Quebec’s Bill 78 Shifts the Struggle to a Battle for Democracy and the Right to Dissent

Rebel Youth Montreal Bureau

Last night the Charest Liberal government tabled its repressive Duplessis-style legislation while thousands of protesters marched well past mid-night in the streets of Quebec City and Montreal, waving flags, chanting and even burning a draft of the repressive law.

Bill 78 passed this afternoon with the right-wing CAQ party voting in favour, propping-up the precarous posistion of the Charest Liberals who are currently holding onto a majority of only one vote (following the resignation of the Minister of Education last week).  Links to the law in English are below.

The vote passed 68-48 at about 5:30 p.m. Continue reading

The Economic Basis of the Withering Away of the State: The State and Revolution

by Vladimir Lenin

Marx explains this question most thoroughly in his Critique of the Gotha Programme (letter to Bracke, May 5, 1875, which was not published until 1891 when it was printed in Neue Zeit, vol. IX, 1, and which has appeared in Russian in a special edition). The polemical part of this remarkable work, which contains a criticism of Lassalleanism, has, so to speak, overshadowed its positive part, namely, the analysis of the connection between the development of communism and the withering away of the state.

1. Presentation of the Question by Marx

From a superficial comparison of Marx’s letter to Bracke of May 5, 1875, with Engels’ letter to Bebel of March 28, 1875, which we examined above, it might appear that Marx was much more of a “champion of the state” than Engels, and that the difference of opinion between the two writers on the question of the state was very considerable.

Engels suggested to Bebel that all chatter about the state be dropped altogether, that the word “state” be eliminated from the programme altogether and the word “community” substituted for it. Engels even declared that the Commune was long a state in the proper sense of the word. Yet Marx even spoke of the “future state in communist society”, i.e., he would seem to recognize the need for the state even under communism.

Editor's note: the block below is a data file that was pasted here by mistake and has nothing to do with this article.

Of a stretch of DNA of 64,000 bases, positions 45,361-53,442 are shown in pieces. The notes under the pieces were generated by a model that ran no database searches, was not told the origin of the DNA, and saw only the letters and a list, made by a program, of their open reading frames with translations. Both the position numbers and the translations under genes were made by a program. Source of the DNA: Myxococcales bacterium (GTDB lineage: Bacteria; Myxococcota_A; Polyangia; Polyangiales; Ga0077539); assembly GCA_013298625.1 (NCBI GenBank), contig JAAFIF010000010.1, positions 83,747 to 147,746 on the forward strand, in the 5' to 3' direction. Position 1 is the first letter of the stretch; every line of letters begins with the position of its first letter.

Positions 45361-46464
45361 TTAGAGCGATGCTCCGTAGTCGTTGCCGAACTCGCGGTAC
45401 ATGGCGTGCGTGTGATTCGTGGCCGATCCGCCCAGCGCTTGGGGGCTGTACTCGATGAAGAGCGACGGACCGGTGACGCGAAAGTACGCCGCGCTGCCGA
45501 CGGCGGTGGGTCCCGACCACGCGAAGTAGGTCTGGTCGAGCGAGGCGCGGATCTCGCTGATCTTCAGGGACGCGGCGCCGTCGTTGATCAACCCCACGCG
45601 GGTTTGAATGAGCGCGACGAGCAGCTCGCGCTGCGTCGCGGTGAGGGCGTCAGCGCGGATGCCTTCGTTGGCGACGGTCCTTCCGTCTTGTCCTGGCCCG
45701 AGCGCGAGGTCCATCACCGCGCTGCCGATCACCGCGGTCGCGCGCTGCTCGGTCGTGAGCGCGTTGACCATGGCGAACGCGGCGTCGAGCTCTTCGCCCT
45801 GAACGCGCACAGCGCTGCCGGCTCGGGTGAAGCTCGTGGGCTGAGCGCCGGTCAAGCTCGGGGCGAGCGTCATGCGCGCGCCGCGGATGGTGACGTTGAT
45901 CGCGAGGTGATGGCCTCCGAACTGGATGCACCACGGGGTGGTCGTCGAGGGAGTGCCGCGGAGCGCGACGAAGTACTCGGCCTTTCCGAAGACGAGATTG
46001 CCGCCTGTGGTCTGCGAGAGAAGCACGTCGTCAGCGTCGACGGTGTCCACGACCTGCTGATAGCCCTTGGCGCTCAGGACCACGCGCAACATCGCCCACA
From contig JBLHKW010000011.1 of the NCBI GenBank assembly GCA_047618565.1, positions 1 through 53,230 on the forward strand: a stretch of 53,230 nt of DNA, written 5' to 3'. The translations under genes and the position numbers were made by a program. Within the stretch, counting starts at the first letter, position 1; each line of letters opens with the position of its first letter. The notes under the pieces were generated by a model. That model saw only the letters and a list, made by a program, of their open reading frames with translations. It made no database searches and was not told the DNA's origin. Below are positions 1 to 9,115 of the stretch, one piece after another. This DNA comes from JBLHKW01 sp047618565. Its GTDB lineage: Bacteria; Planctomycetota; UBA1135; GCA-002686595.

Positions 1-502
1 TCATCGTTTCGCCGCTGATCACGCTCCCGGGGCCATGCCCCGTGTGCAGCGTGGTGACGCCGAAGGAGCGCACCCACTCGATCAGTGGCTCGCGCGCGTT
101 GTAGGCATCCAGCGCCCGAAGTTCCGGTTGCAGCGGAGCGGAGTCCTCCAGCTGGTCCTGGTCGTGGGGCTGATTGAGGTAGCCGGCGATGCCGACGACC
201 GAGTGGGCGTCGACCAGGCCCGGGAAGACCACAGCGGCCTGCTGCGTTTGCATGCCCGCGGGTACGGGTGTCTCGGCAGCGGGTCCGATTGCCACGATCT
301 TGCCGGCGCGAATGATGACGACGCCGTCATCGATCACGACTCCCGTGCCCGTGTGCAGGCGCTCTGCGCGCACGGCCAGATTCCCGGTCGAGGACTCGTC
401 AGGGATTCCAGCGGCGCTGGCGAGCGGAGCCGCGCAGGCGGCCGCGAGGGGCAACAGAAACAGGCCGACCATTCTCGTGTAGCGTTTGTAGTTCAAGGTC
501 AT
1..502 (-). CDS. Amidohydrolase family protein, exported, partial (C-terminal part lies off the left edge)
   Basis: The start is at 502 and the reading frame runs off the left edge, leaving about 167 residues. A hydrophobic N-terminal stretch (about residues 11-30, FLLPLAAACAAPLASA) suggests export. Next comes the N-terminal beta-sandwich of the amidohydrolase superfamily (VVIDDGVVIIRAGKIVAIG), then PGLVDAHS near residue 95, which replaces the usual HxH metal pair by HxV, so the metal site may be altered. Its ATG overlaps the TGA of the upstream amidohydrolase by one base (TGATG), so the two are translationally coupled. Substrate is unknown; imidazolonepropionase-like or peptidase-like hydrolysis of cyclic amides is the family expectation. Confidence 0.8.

But such a view would be fundamentally wrong. A closer examination shows that Marx’s and Engels’ views on the state and its withering away were completely identical, and that Marx’s expression quoted above refers to the state in the process of withering away. Continue reading

Fatuous, Dangerous, Utterly Irresponsible

by Eddie Ford

We call for the immediate legalisation of all drugs.

Few issues generate so much irrationality as the question of drugs. Rather we get tabloid-driven, moralistic sound and fury, where small things like facts and evidence are blindly ignored – indeed, themselves become objects of righteous condemnation. Naturally, the government – and, of course, the Tory government-in-waiting – is compelled to join the ‘anti-drugs’ mob, locked as it is into the unwinnable ‘war on drugs’, a prisoner of its own myths and desperate rhetoric.